Giant KFC bucket earns woman free chicken
A 7-foot Kentucky Fried Chicken prop left on a front lawn puts Yum Brands' marketing machine to work.
Do you head to the nearest fraternity row and see if the brothers "forgot" something from last night's outing? Do you get out the stepladder and see if anyone left some Extra Crispy inside? Or do you just chalk it up to having a weird landlord, post it on Facebook (FB), let the locals take pictures of it and basically take it all in stride?
That third response is the shortest route between you and some free chicken, as Aleena Headrick of Waynesboro, Ga., discovered after the giant bucket appeared in front of her house last Thursday. Now, according to The Huffington Post, the folks at KFC parent company Yum Brands (YUM) are sending her some chicken for her trouble.
As it turns out, the giant bucket is an old Kentucky Fried Chicken store display that is 30 to 40 years old. Headrick's landlord, Freddie Taylor, collects old signs and just had this one brought to the property where Headrick lives. He was taken with the original Kentucky Fried Chicken script and illustration of Colonel Sanders, and plans to have the bucket mounted on a pole in front of the house. As Headrick told NBC affiliate WAGT 26, she's OK with it.
"It's unusual," she says, but it makes for easy directions to the house. "We can just say, 'come down to the giant KFC bucket and turn right.'"
After hearing Headrick's story, KFC opted to play along and throw her a free fried chicken picnic for her trouble.
"They’ve got the bucket, now they just need the chicken," KFC spokesman Rick Maynard said.
Yum Brands has a bit of a history of embracing quirky little local memes like this and turning them into marketing opportunities. Back in January, it granted a Taco Bell fan's request to make a customized Speedo swimsuit with "Think Outside The Buns" written across the seat. It airlifted 10,000 Doritos Locos tacos to a remote town in Alaska and had rapper Pitbull do a performance there after an Internet prank went awry. KFC's Twitter feed, meanwhile, reads as if it's written by an actual human being enjoying the job and not some buzzword-spewing automaton from the marketing department.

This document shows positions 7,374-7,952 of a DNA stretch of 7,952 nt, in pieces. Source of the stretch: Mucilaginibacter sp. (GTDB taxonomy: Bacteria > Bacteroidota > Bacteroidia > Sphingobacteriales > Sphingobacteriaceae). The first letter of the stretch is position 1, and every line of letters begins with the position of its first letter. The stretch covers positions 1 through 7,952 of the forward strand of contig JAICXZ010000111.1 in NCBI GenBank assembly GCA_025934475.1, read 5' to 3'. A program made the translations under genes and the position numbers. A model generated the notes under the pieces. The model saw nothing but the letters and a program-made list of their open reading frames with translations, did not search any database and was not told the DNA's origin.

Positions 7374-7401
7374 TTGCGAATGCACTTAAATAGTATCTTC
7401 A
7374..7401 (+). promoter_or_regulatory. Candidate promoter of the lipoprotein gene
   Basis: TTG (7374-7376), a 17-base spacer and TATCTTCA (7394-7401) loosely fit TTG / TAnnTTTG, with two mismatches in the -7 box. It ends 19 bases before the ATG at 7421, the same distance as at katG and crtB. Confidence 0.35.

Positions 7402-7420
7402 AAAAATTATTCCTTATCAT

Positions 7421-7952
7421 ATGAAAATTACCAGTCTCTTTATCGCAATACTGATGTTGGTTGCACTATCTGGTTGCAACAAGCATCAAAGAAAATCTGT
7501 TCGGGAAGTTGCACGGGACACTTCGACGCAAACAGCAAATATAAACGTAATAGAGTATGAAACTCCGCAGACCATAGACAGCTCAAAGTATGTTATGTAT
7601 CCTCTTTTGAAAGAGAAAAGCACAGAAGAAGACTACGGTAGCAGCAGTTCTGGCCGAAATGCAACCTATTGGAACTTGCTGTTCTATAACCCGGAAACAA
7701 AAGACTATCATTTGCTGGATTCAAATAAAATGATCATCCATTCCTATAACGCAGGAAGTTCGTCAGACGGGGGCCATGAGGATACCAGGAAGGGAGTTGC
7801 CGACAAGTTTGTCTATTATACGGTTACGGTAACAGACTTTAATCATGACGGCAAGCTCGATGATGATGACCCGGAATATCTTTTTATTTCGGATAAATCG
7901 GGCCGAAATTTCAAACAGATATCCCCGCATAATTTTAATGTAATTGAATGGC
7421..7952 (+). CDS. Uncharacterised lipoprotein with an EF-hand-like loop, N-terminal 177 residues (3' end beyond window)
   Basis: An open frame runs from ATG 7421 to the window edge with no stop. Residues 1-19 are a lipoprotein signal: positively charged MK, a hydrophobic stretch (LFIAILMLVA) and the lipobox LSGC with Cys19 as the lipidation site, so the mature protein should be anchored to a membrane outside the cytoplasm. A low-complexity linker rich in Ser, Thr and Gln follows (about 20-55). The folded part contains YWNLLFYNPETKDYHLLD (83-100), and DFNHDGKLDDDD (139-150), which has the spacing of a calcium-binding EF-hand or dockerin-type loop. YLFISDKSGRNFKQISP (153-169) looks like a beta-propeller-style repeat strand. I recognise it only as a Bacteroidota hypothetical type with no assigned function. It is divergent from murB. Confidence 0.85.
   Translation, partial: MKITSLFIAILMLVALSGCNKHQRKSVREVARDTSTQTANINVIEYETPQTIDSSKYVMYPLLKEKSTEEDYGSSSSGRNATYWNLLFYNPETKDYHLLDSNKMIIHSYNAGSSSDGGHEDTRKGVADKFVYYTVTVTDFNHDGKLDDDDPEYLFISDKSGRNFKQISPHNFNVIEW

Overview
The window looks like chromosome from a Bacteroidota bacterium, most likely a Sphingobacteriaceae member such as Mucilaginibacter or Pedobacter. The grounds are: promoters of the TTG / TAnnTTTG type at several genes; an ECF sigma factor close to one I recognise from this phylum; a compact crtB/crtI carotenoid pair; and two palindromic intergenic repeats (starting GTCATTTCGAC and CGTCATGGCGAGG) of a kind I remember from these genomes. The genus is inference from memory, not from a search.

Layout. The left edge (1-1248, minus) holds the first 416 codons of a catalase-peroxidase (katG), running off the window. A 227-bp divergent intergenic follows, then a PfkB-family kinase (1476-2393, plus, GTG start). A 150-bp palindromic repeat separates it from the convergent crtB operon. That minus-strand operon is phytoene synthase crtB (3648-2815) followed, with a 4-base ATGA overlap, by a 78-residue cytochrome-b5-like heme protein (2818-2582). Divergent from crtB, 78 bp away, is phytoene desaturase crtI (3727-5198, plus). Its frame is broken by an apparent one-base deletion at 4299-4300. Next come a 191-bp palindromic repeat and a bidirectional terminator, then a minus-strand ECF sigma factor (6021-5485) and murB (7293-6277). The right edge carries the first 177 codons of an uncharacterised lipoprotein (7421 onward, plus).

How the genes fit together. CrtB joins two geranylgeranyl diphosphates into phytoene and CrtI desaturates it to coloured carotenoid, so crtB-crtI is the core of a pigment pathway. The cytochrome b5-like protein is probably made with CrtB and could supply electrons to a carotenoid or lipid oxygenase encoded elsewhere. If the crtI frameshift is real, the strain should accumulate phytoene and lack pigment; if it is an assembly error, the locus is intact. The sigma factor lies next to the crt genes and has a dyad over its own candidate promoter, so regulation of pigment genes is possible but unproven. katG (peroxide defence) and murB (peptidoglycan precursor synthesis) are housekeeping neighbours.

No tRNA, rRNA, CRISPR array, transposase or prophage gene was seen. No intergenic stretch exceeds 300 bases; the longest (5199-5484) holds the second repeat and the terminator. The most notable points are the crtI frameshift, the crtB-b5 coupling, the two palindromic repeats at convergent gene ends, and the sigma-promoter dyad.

In this case, however, it seems like a bit of a hat tip to KFC's history at a time when the company has been keeping that history at arm's length. To reward someone for having an oversized bucket featuring the Colonel on their lawn runs contrary to Yum Brands' recent announcement that a new “upscale” KFC restaurant spinoff will do away with both the Colonel and the bones in its chicken. Colonel Sanders' days as KFC's mascot may be numbered, but he and his marketing cohorts are spreading as much Kentucky-fried love as they can in the meantime.
Now in hopes of stepping back from the weird, angry, race, and politically obsessed people these days that seem to flood the comment sections of every article posted on the internet, no matter the topic, offering the most off topic comments that could ever be written as if they are suffering with the most severe case of Turret's syndrome known to mankind...
That being said...
Walking out of your house, to see the big a$$ KFC bucket in your front yard, with no absolutely no explanation, no matter who you are...is damn funny!
Its absolutely ridiculous!
Regal Man Post Today - DLH2448: My wife passed away 6 weeks ago.You should grow a heart.
Regal Man Post 7/9/13 - Mabel4444: I have a wife, but I could use an extra.If you got the curves, I got the angles.
Don't you ever get tired of lying Little Beaver.
It's cool in a pop art sort of way, but she's going to be bugged by people looking for Kentucky Fried Chicken. I know this to be true; there's a marijuana dispensary in Los Angeles in an old KFC building - they've even been featured on South Park. They've changed the colors, the whole look - they play of of the old association by saying things like "This ain't no chicken joint" but they say that at least a few times a week people come in looking for chicken.
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Reports say the generous benefactor behind the huge gratuities is a former PayPal executive.
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